Questions and answers on severance
The new provisions of the tentative agreements related to severance for retirement or resignation will require all PA, SV and EB members to make an important decision in the coming year. Cashing out your severance pay now or later will have important saving and tax implications. The following questions and answers will help you understand this change and guide you in making the right decision on cashing out your severance.
Key points on severance:
If the tentative agreements for the PA, SV and EB groups are ratified, severance pay for retirement or resignation will cease to accumulate for employees in these groups as of the second day of the contract.
Everyone, including term workers, with at least one year of continuous employment will be entitled to one week''s pay for each completed year of employment. Indeterminate employees will also be entitled to a pro-rated week for a partial year of employment.
Everyone, including term workers, with at least one year of continuous employment will be able to choose what to do with their accumulated severance:
immediately cash out the severance they have accumulated, or
keep their accumulated severance and have it paid out when they actually resign or retire, or
immediately cash out part of the accumulated severance and keep the rest of it to be paid when they resign or retire.
No one has to resign or retire to receive the cash out right away.
Everyone has time to decide. Once the collective agreement is signed employees will have six months to decide which of the options they will choose – cash it all out, bank it until they resign or retire, or cash out some now and bank the rest to cash out when they resign or retire.
The expected dates of signature of the agreements are February 22, 2011 in the case of the PA agreement, March 2, 2011 in the case of the EB agreement, and April 6, 2011 in the case of the SV agreement.
No one will be forced to take the cash out immediately. But if you decide to cash out all of your severance right away, you will not receive a payment when you resign or retire later.
Accumulated severance that is banked and not cashed out immediately will be paid at the salary rate that applies when you actually resign or retire.
Under the new agreements severance pay will no longer accumulate in the case of resignation or retirement.
Severance pay will continue to accumulate for employees who are forced to leave the public service due to layoff, death, termination on probation or because of incapacity or incompetence.
Q. What did we get in exchange for severance?
A. The bargaining teams fought hard to ensure that the trade-off for severance was fair. The increased wages will accumulate as pensionable earnings and employees will enjoy the benefits of that when they retire.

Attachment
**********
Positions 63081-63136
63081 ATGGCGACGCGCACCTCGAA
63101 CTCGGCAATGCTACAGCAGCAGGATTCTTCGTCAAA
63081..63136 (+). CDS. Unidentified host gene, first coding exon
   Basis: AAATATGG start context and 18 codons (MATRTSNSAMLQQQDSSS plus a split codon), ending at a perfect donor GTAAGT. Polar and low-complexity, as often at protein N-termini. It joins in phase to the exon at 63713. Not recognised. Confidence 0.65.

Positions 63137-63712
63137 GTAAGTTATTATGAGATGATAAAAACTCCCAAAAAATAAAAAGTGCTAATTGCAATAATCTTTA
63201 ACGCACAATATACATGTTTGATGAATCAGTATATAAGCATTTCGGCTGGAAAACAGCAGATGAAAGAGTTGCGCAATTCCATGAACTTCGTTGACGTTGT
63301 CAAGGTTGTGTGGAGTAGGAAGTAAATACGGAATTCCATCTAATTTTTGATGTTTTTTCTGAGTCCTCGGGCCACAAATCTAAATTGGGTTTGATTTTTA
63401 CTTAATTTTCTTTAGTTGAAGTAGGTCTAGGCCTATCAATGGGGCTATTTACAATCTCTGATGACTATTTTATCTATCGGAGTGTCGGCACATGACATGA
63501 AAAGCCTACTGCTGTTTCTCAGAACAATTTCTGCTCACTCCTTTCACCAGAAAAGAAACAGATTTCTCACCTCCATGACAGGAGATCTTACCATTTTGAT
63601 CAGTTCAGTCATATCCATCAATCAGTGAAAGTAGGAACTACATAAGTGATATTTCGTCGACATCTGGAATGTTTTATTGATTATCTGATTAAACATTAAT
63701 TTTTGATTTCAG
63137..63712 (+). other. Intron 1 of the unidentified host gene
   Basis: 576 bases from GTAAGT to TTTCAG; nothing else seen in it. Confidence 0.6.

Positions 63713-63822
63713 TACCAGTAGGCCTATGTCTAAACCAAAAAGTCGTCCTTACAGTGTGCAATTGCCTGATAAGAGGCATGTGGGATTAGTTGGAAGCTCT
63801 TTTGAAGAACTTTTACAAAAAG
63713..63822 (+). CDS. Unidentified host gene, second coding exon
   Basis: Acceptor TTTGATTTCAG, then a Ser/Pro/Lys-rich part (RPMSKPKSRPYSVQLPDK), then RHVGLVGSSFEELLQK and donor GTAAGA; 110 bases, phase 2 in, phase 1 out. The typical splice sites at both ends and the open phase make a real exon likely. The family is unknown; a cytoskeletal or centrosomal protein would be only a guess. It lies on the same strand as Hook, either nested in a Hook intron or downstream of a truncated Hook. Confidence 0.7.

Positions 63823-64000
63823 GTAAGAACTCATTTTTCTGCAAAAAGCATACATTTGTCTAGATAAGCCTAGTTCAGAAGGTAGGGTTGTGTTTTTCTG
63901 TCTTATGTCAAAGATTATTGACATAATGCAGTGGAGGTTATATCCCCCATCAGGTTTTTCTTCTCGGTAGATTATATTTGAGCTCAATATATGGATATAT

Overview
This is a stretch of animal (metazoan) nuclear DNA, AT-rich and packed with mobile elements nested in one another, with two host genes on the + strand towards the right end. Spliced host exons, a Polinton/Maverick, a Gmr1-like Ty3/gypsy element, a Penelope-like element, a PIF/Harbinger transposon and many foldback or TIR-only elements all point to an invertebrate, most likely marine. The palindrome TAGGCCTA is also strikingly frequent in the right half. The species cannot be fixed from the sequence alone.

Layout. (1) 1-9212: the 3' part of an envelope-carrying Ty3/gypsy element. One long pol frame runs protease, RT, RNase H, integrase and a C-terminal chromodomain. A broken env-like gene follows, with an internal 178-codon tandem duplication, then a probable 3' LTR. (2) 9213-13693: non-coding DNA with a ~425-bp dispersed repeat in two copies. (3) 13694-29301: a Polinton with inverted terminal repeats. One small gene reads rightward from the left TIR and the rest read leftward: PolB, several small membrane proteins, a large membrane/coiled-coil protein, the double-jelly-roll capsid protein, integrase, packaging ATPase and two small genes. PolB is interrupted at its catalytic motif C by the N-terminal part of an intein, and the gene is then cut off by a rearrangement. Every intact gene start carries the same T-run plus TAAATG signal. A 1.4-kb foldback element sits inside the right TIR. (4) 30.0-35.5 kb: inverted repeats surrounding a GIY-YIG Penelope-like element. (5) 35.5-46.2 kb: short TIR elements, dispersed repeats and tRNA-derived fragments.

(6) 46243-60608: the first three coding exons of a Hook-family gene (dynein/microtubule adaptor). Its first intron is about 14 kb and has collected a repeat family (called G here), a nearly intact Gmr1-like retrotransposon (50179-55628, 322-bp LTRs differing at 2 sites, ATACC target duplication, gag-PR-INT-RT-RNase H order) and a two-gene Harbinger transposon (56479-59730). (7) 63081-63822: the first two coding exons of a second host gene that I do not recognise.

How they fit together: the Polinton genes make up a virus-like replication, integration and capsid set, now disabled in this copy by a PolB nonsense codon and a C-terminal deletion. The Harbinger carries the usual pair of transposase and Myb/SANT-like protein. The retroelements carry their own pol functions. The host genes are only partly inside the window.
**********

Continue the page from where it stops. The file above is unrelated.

These wage increases benefit everyone equally and because salaries are compounded over time, the increase in wages will have an upward effect on pensions and overtime. The union also achieved some concrete victories on longstanding demands including better protections for term employees and seniority priority for vacation.
Q. Who brought the issue of severance pay to the bargaining table?
A. Treasury Board.
Q. I am currently making $52,000 a year and plan on staying in the federal public service for another 20 years. People are telling me that I will lose $20,000 in severance pay if this agreement is accepted. Is that true?
A. If this agreement is accepted, the accumulation of future severance for resignation or retirement will end as of the second day of the new contracts. Under the current contract, if you were to stay until you retire, you would earn one week of pay for each year of service (up to a maximum of 30 weeks). That would be about $1,000 per year based on your current salary. But if you resigned under the current agreement you would have been entitled to one-half week's pay per year - or $500 per year - provided you have at least 10 years of service.
In considering the overall value of the contract, however, you need to consider that the wage increases compound to 5.3% of salary. If you are currently making $52,000 a year, then by the third year of the contract you'll be making $54,778 - an increase of $2,778. That's a lot more than the $500-$1000 per year of service than the severance is worth. Before even considering future increases, that multiplies out to more than $52,000 over 20 years - far more than the value of what your severance would have been. Furthermore, the wage increase turns into increased overtime rates and higher pensionable earnings.
Q. I've been told that severance pay is worth 2% of my salary. Is that true?
A. No. For employees who know they will stay until they retire, current severance pay is worth 1 week per year of service (up to a maximum of 30 weeks). That calculates to be 1.9% of pay (1 week divided by 52.176 weeks per year) - provided you retire before reaching the 30 year maximum.